Description

The posterior limiting lamina (posterior elastic lamina; lamina elastica posterior; membrane of Descemet; membrane of Demours) covers the posterior surface of the substantia propria, and is an elastic, transparent homogeneous membrane, of extreme thinness, which is not rendered opaque by either water, alcohol, or acids. When stripped from the substantia propria it curls up, or rolls upon itself with the attached surface innermost.

At the margin of the cornea the posterior elastic lamina breaks up into fibers which form the trabecular tissue already described; the spaces between the trabeculæ are termed the spaces of the angle of the iris (spaces of Fontana); they communicate with the sinus venosus scleræ and with the anterior chamber at the filtration angle. Some of the fibers of this trabecular tissue are continued into the substance of the iris, forming the pectinate ligament of the iris; while others are connected with the forepart of the sclera and choroid.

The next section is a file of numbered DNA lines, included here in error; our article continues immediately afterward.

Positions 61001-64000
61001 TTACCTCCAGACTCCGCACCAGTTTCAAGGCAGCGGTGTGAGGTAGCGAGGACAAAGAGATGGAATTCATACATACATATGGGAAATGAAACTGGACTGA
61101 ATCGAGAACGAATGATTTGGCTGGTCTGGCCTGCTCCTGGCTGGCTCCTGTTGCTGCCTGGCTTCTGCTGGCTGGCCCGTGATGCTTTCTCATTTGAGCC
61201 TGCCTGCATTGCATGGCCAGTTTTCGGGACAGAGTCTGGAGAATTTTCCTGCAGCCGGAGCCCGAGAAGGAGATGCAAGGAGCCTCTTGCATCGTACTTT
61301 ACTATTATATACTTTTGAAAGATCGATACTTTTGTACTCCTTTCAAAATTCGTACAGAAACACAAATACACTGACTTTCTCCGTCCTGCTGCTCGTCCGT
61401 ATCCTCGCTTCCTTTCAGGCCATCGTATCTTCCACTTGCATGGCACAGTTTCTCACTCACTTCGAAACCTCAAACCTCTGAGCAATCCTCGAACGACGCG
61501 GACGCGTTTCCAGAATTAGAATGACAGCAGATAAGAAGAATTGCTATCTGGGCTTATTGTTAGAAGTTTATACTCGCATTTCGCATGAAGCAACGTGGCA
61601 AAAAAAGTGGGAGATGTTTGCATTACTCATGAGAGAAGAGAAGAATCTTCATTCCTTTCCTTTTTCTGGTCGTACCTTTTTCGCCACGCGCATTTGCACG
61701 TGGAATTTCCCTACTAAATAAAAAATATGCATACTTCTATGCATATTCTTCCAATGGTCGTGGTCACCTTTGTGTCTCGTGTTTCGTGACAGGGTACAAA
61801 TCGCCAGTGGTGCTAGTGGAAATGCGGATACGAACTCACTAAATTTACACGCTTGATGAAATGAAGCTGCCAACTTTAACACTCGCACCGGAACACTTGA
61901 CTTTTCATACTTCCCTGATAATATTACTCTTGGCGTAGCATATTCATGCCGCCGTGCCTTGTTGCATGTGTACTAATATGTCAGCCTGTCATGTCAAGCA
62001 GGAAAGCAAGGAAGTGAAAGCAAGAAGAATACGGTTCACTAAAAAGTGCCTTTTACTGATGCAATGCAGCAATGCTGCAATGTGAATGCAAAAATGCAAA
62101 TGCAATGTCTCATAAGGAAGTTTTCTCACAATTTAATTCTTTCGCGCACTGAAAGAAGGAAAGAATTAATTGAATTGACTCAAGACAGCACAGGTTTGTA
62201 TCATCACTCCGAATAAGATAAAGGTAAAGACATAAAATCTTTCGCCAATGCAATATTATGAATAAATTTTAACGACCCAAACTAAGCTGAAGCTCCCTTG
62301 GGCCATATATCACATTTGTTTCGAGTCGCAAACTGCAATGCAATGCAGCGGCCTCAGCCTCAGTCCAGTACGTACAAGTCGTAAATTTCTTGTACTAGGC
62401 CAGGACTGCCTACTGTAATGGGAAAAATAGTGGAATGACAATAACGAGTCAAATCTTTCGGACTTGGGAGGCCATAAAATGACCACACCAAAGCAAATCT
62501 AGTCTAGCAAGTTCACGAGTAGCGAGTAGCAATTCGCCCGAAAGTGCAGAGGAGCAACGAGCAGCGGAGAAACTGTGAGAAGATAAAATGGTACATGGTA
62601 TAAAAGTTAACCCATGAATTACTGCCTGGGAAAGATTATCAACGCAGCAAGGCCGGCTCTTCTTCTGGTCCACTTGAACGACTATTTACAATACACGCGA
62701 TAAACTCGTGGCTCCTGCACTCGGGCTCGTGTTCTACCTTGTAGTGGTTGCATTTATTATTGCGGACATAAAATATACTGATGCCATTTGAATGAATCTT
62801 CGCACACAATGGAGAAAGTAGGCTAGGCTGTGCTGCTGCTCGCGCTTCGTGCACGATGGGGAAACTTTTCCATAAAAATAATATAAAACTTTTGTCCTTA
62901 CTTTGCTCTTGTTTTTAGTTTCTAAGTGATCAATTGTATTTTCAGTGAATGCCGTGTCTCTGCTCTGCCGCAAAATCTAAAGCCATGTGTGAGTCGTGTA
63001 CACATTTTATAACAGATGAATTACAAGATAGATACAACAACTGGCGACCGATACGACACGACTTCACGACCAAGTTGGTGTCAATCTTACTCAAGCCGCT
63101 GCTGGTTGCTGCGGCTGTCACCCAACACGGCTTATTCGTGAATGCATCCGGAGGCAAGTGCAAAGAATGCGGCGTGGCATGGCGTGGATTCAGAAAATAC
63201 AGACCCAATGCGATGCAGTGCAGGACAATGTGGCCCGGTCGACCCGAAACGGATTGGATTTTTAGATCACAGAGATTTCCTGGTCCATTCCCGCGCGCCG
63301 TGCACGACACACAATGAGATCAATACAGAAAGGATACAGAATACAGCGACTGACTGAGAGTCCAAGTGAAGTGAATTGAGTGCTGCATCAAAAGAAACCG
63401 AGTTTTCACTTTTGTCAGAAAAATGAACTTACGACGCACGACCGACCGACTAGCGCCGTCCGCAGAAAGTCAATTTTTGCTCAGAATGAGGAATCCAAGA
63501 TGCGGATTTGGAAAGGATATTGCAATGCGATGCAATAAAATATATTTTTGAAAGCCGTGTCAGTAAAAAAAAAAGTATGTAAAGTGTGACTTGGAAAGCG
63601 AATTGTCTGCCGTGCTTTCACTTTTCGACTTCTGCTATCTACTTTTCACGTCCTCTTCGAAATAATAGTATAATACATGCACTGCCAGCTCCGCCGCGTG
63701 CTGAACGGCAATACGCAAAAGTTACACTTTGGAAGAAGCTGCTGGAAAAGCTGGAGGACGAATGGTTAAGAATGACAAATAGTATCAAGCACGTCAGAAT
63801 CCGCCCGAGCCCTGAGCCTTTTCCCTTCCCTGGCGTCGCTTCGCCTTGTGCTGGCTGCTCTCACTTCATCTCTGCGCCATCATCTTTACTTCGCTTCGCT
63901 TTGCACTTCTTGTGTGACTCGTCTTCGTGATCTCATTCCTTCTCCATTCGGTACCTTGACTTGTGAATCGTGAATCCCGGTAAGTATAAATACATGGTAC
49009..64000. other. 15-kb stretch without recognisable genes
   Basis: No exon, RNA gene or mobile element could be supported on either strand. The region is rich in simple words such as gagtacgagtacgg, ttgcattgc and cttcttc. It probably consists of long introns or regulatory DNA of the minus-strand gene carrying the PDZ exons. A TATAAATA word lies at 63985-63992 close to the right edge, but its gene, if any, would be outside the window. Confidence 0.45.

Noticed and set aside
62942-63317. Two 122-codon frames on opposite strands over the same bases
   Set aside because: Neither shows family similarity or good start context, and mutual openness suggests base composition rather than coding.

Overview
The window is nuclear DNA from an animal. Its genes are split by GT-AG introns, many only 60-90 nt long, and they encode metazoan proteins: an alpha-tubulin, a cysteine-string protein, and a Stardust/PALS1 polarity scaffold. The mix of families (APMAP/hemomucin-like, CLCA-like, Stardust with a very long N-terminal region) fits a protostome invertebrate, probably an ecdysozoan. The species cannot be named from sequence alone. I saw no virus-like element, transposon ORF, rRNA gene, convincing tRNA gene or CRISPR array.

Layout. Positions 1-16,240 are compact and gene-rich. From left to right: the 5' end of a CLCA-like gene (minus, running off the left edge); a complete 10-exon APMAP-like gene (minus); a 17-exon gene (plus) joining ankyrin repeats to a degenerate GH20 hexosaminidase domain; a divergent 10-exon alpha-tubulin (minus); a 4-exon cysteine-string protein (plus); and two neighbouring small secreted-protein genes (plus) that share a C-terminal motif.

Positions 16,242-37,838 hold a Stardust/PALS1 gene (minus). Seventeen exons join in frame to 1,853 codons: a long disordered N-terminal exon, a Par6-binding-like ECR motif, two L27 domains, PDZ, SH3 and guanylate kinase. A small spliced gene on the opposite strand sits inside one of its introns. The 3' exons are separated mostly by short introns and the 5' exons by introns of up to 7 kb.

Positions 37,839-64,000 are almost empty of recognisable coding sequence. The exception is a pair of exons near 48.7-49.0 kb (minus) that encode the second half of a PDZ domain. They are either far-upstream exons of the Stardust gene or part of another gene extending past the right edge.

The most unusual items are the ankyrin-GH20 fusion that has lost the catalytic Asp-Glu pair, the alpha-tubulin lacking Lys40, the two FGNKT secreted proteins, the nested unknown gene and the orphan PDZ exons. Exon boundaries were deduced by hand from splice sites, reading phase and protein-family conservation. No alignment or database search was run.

This definition incorporates text from a public domain edition of Gray's Anatomy (20th U.S. edition of Gray's Anatomy of the Human Body, published in 1918 – from http://www.bartleby.com/107/).

Eponym

Descemet's

Images

Download e-Anatomy

Mobile and tablet users, you can download e-Anatomy on Appstore or GooglePlay.

e-Anatomy on Appstore e-Anatomy on Googleplay